Max Mell, dramatist
Hill, Joseph Francis Jr
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Despite the important role played by Max Mell in contemporary German literature, attested by his many literary honors, little is known about him in this country, mainly because no one has yet published either a biographical or critical interpretation of his work, here or in Europe. This dissertation is designed to contribute to a fuller understanding of Mell's works through an analysis and critical study of the eight dramatic works he has written to the present time. A complete bibliography of his entire literary output to date and articles, reviews, and other materials relating to him, among them several unpublished dissertations, has been included as an aid to further research. The study first presents information relative to Mell as a person, then continues through a discussion of the tradition of the popular drama and its modern revival to a chapter-by-chapter analysis of the individual dramas, whose themes range from the classical Sieben gegen Theben to a modernized Jeanne d'Arc. I have traced his earlier attempts in lyric and narrative prose, his sincere love of popular Austrian folk-tradition and history, his deep personal feeling of responsibility to his fellow man, his devotion to the unities, and his unshakable belief in Christian ethics. Many of the themes which we found in his prose and poetry later reappear more fully developed in his drama. Even prior to World War I, we find evidence of growth beyond the art-for-art's-sake-stage of his work appearing in his short stories and his poetry. Mell's experience at the front during World War I, and the misery and sufrering which he observed around him during the post-war period, strongly influenced his development, and during the ensuing decade, he manifests a deep feeling for struggling humanity and a responsibility to help mankind overcome its problems and apprehensions. The popular dramatic tradition and its revival have been traced in order to show Mell's position within this literary form which because of its association with the portrayal of simple and reverend concepts was the ideal vehicle for his ideas. In his later drama, Mell has turned to distinguished literary themes, and this has made necessary a comparison of these works with parallel dramas by other outstanding authors such as Aeschylus, Sophocles, Shakespeare, Schiller, Hebbel, Anouilh, Peguy, and Shaw. The analysis of his plays demonstrates the personal nature of the change which Mell believes must take place if mankind is to find its salvation, that is, the fact that each individual must take upon himself the responsibility for reflecting universal love to the fullest extent of which he is capable. Throughout his dramas, Mell's characters perform in an environment carefully chosen with a view to enhancing the mood and thought of the play. Much of their effectiveness is due to the carefully worked out psychological motivation which exhausts every alternative prior to an action, yet each has a common denominator, i.e. that the development which is needed for the salvation of mankind is an inner change resulting from the interaction of one personality upon another so that it finds its place within the harmony of nature.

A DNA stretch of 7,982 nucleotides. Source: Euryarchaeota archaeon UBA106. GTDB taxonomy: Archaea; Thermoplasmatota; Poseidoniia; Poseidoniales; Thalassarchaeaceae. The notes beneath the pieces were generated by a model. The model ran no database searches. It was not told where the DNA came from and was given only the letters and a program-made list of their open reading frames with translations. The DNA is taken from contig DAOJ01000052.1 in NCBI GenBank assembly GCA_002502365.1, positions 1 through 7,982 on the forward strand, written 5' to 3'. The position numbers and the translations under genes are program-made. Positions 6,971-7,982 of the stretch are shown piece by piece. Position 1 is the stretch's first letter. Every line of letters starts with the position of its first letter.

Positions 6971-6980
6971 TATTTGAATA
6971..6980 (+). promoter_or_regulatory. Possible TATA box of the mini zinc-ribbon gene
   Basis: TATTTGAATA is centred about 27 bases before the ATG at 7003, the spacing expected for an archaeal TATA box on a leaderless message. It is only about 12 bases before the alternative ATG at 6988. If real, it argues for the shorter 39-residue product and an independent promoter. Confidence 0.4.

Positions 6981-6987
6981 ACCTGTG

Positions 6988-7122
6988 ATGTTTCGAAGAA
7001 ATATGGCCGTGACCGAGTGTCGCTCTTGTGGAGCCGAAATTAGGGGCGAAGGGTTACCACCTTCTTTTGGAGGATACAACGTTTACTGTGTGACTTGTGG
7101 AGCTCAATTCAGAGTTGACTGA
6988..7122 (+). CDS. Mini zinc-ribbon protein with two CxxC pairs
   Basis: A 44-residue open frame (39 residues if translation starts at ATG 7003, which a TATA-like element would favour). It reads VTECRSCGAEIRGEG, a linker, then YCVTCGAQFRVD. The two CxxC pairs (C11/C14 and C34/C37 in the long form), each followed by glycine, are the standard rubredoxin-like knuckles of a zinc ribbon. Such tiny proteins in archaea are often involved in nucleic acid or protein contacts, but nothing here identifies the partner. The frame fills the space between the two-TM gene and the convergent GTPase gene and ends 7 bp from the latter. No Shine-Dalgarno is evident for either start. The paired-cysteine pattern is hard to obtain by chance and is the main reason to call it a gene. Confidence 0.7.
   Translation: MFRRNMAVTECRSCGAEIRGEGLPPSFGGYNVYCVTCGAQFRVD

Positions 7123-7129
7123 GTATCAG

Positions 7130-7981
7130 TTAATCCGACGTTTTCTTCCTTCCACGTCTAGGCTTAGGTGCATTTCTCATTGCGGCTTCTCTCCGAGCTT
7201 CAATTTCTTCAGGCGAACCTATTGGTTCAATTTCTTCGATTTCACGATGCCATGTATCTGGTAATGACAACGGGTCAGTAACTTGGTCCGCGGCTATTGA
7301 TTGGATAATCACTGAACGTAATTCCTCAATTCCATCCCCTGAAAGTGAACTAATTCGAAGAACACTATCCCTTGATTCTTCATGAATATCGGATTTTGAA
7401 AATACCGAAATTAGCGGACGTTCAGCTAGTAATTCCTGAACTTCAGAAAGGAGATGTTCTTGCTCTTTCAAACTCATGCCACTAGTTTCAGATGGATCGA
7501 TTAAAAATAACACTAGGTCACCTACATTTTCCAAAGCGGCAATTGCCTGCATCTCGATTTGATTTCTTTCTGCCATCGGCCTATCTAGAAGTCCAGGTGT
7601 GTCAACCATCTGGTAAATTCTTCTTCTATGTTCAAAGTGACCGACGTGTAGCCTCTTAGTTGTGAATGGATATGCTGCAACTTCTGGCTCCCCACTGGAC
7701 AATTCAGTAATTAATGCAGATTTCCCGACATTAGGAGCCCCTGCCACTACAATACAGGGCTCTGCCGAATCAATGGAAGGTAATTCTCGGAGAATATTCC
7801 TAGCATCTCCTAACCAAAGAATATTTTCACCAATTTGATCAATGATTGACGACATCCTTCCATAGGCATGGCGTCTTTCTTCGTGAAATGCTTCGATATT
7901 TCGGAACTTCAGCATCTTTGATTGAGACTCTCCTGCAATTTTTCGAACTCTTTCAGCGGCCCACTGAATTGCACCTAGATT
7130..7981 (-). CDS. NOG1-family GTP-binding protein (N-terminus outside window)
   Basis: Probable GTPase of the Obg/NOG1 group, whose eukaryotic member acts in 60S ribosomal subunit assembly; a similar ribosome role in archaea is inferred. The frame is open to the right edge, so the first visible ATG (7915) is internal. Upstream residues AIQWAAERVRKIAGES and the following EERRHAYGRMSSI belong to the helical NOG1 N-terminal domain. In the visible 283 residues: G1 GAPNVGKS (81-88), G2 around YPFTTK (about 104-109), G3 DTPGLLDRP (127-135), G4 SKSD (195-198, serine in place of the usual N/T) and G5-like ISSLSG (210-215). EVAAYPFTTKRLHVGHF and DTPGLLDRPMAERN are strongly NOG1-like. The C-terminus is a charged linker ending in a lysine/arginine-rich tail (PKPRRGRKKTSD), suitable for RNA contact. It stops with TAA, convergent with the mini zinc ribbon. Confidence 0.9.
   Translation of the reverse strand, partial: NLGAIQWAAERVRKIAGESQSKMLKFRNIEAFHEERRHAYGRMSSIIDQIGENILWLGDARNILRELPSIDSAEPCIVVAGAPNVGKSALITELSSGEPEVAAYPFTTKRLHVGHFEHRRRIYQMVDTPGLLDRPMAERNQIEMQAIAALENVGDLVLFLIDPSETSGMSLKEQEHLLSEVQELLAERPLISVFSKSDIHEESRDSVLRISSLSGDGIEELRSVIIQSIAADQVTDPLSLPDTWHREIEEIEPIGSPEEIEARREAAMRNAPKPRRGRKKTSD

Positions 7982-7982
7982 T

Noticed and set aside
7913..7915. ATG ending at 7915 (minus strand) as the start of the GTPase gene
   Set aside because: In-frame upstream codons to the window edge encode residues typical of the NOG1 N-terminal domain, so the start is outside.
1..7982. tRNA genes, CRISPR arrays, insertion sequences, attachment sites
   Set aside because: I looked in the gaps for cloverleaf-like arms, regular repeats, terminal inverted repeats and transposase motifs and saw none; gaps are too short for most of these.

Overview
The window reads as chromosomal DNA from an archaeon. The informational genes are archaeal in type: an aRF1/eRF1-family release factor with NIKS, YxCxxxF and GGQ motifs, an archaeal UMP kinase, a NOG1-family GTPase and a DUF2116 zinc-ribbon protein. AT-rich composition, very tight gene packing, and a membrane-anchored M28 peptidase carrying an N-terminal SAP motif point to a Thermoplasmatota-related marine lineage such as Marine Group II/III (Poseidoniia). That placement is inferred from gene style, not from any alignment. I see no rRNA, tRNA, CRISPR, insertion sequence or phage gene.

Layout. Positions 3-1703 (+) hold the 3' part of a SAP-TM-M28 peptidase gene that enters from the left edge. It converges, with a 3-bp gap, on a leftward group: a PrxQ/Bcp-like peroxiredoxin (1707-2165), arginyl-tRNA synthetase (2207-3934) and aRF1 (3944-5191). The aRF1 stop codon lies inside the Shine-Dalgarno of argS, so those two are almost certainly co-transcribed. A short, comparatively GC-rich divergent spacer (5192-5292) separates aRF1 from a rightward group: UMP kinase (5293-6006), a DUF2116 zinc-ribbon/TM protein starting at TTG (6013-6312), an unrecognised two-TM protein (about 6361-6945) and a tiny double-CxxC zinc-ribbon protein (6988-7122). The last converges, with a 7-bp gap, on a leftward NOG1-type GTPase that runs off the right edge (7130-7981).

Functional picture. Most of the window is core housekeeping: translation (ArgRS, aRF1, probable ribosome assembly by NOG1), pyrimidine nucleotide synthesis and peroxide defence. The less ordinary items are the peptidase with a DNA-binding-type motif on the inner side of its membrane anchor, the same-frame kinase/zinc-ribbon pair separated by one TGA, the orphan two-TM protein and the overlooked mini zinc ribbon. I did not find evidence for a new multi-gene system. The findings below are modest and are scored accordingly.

Thesis (Ph.D.)--Boston University